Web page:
It doesn’t always pay to be flexible – the risks of inadvertently straying into regulated credit agreements with parents

18th April 2024

Image of school students around a table

Academies and maintained schools are able to charge for certain services and goods, including optional extras that are offered to its pupils. Such optional extras include education that is provided which is not part of the national curriculum and extended day services, for example breakfast club and after-school clubs. Charges may also be made for vocal or instrumental tuition made available to pupils.

To afford pupils the opportunity to take part in these extra-curricular activities, schools may offer payment plans to parents and carers to ease the financial burden of such payments upfront.

However, schools may not be aware that if parents and carers are offered the right to pay for extra-curricular activities in instalments, such agreements can fall within the Financial Services and Markets Act (regulated Activities Order) 2001 (the “Act”) and all of the legal and practical requirements associated with it.

What does the Act mean?

If the Act applies, an agreement will be a regulated credit agreement (“RCA”), which requires a lender to be authorised by the Financial Conduct Authority (“FCA”). Entering into an RCA without the appropriate authorisation is a criminal offence and such agreements will be unenforceable against parents unless a court order is obtained.

What is an RCA?

An agreement that is entered into after 1 April 2014 will be an RCA if it meets all of the following elements:

  1. Be a credit agreement between an individual or relevant recipient of credit, say the parent, and any other person, the school
  2. The agreement means the school provides the parent with credit of any amount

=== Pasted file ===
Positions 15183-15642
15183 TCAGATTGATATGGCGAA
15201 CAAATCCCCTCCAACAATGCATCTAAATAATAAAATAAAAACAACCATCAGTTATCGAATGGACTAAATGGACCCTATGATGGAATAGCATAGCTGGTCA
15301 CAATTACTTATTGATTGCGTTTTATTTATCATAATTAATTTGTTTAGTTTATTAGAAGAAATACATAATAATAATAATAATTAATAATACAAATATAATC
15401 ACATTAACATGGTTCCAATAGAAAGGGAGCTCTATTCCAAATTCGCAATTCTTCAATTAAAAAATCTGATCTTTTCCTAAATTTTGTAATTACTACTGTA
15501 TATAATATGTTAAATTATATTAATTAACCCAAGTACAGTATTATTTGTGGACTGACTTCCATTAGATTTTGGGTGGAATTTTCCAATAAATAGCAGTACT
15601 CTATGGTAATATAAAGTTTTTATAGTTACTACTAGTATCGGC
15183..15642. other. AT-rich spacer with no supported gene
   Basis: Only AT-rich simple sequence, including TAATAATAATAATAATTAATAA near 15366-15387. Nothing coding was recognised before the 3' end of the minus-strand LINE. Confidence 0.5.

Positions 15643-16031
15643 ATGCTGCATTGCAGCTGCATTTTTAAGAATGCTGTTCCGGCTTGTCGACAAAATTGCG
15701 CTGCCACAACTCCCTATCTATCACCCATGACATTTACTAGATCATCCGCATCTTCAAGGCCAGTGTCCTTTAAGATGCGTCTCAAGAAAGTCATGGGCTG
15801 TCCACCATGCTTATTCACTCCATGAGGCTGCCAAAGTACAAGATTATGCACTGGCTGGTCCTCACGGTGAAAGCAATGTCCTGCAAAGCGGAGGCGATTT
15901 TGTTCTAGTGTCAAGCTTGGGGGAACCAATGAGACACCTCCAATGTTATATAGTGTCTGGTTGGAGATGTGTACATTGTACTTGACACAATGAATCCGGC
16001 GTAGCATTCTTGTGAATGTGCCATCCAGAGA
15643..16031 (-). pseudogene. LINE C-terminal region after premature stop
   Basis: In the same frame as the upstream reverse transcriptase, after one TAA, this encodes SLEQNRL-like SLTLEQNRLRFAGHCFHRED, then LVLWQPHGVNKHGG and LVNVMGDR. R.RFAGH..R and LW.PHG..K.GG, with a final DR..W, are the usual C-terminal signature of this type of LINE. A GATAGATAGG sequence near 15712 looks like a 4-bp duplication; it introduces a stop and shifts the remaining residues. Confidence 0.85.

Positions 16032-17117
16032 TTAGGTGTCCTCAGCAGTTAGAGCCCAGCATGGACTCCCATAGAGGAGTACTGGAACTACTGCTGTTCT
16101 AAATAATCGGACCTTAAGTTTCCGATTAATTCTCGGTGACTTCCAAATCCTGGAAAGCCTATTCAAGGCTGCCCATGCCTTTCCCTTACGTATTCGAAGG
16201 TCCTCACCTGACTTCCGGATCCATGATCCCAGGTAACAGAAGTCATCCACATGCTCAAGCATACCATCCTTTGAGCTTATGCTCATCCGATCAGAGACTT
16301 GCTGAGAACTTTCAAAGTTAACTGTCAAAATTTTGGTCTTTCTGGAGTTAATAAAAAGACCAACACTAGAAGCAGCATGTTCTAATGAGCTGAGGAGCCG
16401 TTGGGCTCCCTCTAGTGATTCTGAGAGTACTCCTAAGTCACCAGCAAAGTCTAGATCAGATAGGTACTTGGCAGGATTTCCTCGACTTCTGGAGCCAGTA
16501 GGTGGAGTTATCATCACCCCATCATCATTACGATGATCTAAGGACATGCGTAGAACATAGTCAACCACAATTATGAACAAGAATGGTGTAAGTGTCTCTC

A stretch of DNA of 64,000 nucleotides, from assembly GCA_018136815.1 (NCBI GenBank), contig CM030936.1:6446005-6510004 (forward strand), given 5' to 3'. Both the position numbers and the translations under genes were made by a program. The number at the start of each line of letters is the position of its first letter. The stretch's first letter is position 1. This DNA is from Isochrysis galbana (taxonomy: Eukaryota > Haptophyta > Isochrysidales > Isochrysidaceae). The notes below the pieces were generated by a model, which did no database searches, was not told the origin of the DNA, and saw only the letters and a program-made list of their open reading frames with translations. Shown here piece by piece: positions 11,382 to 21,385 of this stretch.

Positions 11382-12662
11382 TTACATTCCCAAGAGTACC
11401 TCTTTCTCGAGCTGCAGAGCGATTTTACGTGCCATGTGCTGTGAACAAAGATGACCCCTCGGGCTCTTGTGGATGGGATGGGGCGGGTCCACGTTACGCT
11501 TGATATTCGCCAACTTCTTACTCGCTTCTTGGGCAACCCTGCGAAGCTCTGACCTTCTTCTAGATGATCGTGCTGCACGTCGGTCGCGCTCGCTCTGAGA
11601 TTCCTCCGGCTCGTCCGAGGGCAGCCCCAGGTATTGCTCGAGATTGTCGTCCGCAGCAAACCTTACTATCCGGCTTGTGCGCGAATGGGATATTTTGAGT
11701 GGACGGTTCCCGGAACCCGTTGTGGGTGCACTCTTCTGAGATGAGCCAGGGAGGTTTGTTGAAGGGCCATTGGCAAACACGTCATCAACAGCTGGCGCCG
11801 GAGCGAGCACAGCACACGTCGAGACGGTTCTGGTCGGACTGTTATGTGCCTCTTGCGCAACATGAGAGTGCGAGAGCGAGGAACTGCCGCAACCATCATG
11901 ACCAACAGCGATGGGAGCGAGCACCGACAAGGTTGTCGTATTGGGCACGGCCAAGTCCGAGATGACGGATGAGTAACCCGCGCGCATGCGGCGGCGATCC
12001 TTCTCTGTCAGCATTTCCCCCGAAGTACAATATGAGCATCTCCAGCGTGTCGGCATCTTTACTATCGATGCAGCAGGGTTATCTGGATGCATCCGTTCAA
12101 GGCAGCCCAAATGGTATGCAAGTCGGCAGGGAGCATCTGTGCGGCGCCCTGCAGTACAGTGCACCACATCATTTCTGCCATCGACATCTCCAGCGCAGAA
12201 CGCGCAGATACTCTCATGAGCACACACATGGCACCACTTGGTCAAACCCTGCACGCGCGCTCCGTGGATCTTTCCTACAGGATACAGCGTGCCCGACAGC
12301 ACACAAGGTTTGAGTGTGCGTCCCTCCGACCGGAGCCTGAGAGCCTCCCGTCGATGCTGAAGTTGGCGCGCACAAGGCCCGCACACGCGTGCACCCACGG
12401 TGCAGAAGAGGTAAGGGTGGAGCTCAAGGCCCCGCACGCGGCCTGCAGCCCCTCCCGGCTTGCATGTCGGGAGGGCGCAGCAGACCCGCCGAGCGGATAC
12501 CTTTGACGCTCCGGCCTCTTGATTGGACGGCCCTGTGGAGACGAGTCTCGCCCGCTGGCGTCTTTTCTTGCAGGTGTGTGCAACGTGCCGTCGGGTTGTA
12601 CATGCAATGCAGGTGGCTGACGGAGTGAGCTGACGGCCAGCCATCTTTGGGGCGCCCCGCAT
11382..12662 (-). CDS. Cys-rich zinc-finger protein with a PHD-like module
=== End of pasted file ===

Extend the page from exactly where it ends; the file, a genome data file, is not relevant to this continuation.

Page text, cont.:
3. It is not an exempt agreement.

What is credit?

The provision of credit includes a cash loan and any other form of financial accommodation which involves a borrower – i.e., parents – undertaking an obligation to repay it.

Generally, the test for identifying credit is where a debt is deferred and credit is extended, whenever the agreement provides for the borrower to pay, or gives the option to pay, later than the time at which payment would otherwise fall due under an agreement.

Therefore, a school is likely to be providing credit to parents whereby there is a contractual right to defer payment of a debt or sum of money that is otherwise due immediately. For example, if parents are offered a payment plan for an extra-curricular trip that allows a greater time for payment, this will stray into providing credit and may constitute an RCA.

Do the regulations apply?

Crucially, an RCA will only be caught by the Act if the agreement is being carried on by way of business. The test for whether this applies is where the purpose of the lending activity is to return a financial reward or have a significant impact on the school’s wider commercial activities.

To avoid the process of obtaining FCA authorisation, an alternative is to agree repayments and conditions in such a way that they all fall within exemptions to the Act.

Practical steps

Given the severity of entering into an RCA without the appropriate authorisation, schools should tread carefully before agreeing payment plans with parents.

Before offering such agreements to parents, we recommend the circumstances of the proposed agreement be reviewed to confirm whether the relevant exemptions can be applied. The good news is that more often than not, there is an appropriate exemption available as long as you adhere to that exemption.

A deferred payment agreement can work for both parties, allowing parents to involve their children in important extra-curricular activities whilst easing financial burdens and giving the school certainty without fear of getting into difficulty with complex legislation.

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